Niagara Gazette — “… So even though we face the difficulties of today and tomorrow I still have a dream …. a dream deeply rooted in the American dream ... that one day this nation will rise up and live out the true meaning of its creed: ‘We hold these truths to be self-evident; that all men are created equal.
“No, no, we are not satisfied, and we will not be satisfied until justice rolls down like waters and righteousness like mighty streams …”
— Dr. Martin Luther King Jr., “I Have a Dream”
As the month of August has drawn to a close, I cannot help rejoicing in the fact that I live in this moment in time, in this great nation.
This week, our nation acknowledged the silver anniversary of the “I Have a Dream” speech by Dr. Martin Luther King Jr. Truly, it is one of the greatest speeches in American history.
Last week, we embraced the historic visit of the first African American President, Barack Obama, as he addressed an audience at the University of Buffalo.
I had the privilege of being in the audience to hear the president speak, because my son Kyle, a junior at UB, gave me his ticket. As an orientation counselor for new students, Kyle had to work. His twin, Tyler, a junior, and a residence hall assistant, also had to work. As their mother, I was grateful for this wonderful, historic gift.
Seeing and hearing the leader of our nation speak in person was awesome, exciting and inspiring. His remarks were especially significant to our family. With two recent college graduates, and two college students, we are seeing first-hand the economic impact of the skyrocketing cost of a college education. I agree that there is “a crisis in terms of college affordability and student debt,” and that change and accountability are necessary for a sustainable future.
Just one week later, I heard our president speak again, along with other dignitaries, as our nation acknowledge the anniversary of King’s iconic speech. As a woman, as an African American, and as a citizen of the United States, I feel like I live among the most blessed because of the tenacity and courage of those who came before me. I, my husband, our four children and countless others truly “stand on their shoulders” and bear the responsibility of keeping the dream of King alive, and expanding its possibilities.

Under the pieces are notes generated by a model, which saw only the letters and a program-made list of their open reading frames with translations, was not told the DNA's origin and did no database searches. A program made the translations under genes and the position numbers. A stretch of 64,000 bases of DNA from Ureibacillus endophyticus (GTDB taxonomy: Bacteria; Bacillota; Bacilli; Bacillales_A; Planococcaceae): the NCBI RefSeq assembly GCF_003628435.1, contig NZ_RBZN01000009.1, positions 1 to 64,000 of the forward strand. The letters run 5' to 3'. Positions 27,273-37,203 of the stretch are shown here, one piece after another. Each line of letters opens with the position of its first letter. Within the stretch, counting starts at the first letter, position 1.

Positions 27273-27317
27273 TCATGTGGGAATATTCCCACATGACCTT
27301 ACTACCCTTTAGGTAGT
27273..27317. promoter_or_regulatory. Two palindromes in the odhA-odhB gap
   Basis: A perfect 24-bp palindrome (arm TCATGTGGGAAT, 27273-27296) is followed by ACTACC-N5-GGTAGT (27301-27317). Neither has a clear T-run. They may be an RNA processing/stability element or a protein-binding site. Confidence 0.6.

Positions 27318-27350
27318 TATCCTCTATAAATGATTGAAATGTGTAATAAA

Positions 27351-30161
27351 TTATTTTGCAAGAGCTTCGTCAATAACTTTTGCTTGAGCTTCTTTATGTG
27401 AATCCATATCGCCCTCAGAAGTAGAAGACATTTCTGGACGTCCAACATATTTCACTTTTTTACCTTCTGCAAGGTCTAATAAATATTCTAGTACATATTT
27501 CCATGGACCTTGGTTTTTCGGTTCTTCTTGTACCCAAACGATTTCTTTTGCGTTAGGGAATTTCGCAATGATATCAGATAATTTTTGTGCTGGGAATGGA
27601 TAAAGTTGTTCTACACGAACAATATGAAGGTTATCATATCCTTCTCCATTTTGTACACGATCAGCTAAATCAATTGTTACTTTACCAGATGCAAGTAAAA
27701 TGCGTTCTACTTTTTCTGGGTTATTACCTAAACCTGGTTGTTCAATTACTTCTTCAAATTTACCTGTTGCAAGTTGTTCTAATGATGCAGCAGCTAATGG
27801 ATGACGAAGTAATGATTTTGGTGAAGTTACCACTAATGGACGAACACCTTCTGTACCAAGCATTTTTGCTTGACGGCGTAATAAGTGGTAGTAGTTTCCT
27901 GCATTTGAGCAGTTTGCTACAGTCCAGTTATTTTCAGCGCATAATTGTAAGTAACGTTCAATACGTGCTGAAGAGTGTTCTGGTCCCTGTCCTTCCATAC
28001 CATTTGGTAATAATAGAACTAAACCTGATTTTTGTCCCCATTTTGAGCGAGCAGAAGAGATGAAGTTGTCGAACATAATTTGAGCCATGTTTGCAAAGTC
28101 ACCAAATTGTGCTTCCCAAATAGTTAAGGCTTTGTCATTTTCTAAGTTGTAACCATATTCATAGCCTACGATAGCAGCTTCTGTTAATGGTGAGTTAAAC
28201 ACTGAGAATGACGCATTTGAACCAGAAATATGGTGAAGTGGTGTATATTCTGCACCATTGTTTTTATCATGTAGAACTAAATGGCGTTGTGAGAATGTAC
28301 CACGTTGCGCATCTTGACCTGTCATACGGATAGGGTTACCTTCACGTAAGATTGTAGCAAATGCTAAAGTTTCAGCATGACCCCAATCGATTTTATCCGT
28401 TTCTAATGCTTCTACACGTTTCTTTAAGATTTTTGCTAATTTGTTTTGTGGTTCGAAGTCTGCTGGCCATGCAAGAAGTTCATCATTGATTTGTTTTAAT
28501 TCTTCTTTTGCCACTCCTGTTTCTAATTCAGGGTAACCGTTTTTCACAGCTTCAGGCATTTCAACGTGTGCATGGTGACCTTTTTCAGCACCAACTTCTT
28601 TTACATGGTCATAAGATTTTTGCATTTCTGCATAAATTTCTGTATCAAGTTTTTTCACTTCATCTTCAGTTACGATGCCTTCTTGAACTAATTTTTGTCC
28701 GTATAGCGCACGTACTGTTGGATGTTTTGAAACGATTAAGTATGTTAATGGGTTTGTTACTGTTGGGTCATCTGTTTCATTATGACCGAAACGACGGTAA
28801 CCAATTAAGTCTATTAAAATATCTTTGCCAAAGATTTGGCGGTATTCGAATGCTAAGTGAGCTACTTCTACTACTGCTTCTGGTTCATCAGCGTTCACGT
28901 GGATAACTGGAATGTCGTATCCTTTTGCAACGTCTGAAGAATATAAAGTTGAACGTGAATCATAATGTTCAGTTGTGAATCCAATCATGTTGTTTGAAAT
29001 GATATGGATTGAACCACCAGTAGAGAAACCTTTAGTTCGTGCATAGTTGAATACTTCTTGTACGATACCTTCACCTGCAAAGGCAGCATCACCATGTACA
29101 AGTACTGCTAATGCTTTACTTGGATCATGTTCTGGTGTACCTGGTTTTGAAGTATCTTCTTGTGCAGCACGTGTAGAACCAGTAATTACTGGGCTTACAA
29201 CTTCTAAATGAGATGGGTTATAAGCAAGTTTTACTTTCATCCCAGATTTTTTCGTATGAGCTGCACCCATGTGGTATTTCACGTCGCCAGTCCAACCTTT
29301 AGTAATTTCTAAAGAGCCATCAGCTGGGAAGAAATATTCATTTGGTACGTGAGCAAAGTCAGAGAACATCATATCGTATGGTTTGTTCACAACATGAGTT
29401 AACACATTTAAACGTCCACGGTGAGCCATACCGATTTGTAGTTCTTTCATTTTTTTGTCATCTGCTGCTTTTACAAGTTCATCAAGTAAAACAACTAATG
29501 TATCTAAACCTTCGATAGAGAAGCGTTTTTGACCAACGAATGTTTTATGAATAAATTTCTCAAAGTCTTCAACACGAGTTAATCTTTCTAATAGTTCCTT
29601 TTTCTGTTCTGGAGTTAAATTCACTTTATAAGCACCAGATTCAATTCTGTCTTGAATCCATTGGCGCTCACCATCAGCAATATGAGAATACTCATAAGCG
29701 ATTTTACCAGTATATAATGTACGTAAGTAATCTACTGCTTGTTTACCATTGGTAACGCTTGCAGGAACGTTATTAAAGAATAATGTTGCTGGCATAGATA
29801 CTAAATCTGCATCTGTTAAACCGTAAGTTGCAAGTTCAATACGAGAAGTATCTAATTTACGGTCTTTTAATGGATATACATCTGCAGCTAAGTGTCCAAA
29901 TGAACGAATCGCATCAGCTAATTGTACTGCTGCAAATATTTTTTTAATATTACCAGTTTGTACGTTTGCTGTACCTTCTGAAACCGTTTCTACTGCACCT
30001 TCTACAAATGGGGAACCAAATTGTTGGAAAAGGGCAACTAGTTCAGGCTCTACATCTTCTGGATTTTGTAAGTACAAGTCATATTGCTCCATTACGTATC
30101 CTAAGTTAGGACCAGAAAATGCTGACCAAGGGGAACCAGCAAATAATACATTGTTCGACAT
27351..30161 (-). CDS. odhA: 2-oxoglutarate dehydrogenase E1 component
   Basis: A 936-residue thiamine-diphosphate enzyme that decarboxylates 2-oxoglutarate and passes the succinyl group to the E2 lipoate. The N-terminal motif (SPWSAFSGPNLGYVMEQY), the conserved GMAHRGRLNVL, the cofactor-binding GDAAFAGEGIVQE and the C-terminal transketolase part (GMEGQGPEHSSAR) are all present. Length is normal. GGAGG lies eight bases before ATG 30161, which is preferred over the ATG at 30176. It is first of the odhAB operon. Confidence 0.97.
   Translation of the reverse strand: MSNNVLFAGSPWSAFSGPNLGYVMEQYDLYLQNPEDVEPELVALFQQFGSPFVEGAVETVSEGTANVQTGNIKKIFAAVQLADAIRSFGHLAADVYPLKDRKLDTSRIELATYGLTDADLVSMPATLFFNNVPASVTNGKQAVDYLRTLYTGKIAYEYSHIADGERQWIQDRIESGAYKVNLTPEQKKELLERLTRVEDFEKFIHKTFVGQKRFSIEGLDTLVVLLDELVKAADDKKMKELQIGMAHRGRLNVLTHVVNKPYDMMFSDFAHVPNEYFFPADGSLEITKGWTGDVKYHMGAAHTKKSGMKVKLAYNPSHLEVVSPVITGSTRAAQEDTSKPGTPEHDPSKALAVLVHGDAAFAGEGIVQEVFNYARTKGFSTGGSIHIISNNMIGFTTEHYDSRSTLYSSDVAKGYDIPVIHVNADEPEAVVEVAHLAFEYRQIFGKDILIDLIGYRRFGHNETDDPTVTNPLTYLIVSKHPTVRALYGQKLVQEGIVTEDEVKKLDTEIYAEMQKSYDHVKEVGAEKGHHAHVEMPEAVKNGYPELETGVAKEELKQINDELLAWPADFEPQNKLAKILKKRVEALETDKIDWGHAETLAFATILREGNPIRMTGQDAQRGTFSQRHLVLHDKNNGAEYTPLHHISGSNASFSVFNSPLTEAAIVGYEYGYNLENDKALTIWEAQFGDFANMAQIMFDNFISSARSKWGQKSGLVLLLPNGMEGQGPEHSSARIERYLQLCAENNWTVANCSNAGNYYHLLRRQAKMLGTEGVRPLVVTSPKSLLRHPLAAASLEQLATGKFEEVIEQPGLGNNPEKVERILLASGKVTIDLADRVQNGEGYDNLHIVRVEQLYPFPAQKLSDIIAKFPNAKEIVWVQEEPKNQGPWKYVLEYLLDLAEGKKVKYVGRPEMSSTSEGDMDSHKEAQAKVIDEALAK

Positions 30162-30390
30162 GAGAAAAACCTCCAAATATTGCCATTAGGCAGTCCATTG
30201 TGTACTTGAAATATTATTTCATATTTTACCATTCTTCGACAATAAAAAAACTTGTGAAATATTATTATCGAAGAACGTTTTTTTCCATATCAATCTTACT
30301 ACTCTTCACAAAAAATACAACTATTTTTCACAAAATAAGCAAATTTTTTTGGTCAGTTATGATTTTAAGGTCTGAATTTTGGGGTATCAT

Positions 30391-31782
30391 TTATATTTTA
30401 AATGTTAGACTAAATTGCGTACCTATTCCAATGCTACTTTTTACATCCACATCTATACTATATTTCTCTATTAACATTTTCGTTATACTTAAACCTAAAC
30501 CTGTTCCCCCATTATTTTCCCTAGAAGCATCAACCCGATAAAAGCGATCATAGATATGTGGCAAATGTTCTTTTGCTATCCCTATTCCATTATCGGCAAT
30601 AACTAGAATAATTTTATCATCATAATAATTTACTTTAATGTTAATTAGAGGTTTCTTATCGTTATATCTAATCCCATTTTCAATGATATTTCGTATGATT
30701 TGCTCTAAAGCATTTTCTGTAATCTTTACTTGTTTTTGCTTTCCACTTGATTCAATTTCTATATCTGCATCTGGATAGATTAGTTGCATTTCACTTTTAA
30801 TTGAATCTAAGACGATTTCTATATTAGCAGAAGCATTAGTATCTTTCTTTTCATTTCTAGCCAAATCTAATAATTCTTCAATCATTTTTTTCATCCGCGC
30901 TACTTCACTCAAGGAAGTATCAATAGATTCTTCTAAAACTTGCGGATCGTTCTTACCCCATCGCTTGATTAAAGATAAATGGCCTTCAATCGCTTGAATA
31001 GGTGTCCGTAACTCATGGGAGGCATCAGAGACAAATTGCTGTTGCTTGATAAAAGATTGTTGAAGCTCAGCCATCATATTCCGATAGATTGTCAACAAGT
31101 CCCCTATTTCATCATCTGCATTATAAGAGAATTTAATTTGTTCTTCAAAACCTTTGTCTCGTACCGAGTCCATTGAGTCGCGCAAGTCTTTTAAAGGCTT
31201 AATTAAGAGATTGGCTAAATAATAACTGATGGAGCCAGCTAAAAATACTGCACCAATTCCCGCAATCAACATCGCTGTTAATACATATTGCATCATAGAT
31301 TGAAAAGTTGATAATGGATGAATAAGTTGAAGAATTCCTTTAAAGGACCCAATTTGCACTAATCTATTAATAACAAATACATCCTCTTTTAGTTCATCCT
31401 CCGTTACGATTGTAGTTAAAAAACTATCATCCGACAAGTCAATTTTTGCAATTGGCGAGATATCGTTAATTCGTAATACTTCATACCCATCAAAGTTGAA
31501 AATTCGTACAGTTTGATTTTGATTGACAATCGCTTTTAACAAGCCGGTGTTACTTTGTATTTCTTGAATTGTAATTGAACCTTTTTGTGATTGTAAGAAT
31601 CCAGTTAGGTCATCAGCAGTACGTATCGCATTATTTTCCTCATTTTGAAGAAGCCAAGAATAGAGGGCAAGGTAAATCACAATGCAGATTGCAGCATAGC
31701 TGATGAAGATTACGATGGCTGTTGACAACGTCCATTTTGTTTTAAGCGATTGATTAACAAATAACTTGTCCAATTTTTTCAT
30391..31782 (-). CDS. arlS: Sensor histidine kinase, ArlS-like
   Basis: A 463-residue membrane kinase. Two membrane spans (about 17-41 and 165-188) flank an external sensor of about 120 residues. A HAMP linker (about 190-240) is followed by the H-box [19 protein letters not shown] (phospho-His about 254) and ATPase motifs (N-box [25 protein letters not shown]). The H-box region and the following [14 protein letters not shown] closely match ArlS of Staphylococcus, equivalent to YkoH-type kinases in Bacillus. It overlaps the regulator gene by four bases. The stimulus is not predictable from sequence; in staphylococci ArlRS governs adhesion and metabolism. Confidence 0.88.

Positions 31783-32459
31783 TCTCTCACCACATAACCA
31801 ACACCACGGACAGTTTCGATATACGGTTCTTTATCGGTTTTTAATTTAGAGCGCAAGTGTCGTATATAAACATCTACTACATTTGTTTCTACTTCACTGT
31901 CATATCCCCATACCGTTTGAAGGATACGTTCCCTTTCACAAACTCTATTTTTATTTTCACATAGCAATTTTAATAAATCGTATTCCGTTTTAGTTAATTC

I am fully aware that there is much left to be accomplished in the fight for equality and justice for all Americans. I am encouraged by how far we have come as a nation, and hopeful that the generations that follow will continue to strive for excellence and equality. As President Obama said:
“That’s the promise of tomorrow — that in the face of impossible odds, people who love their country can change it. That when millions of Americans of every race and every region, every faith and every station, can join together in a spirit of brotherhood, then those mountains will be made low, and those rough places will be made plain, and those crooked places, they straighten out towards grace, and we will vindicate the faith of those who sacrificed so much and live up to the true meaning of our creed, as one nation, under God, indivisible, with liberty and justice for all.”
Jackie Davis is an inspirational vocalist, musician and speaker with more than 20 years of television broadcast experience. Contact her at email@example.com.Jackie Davis is an inspirational vocalist, musician and speaker with more than 20 years of television broadcast experience. Contact her at firstname.lastname@example.org.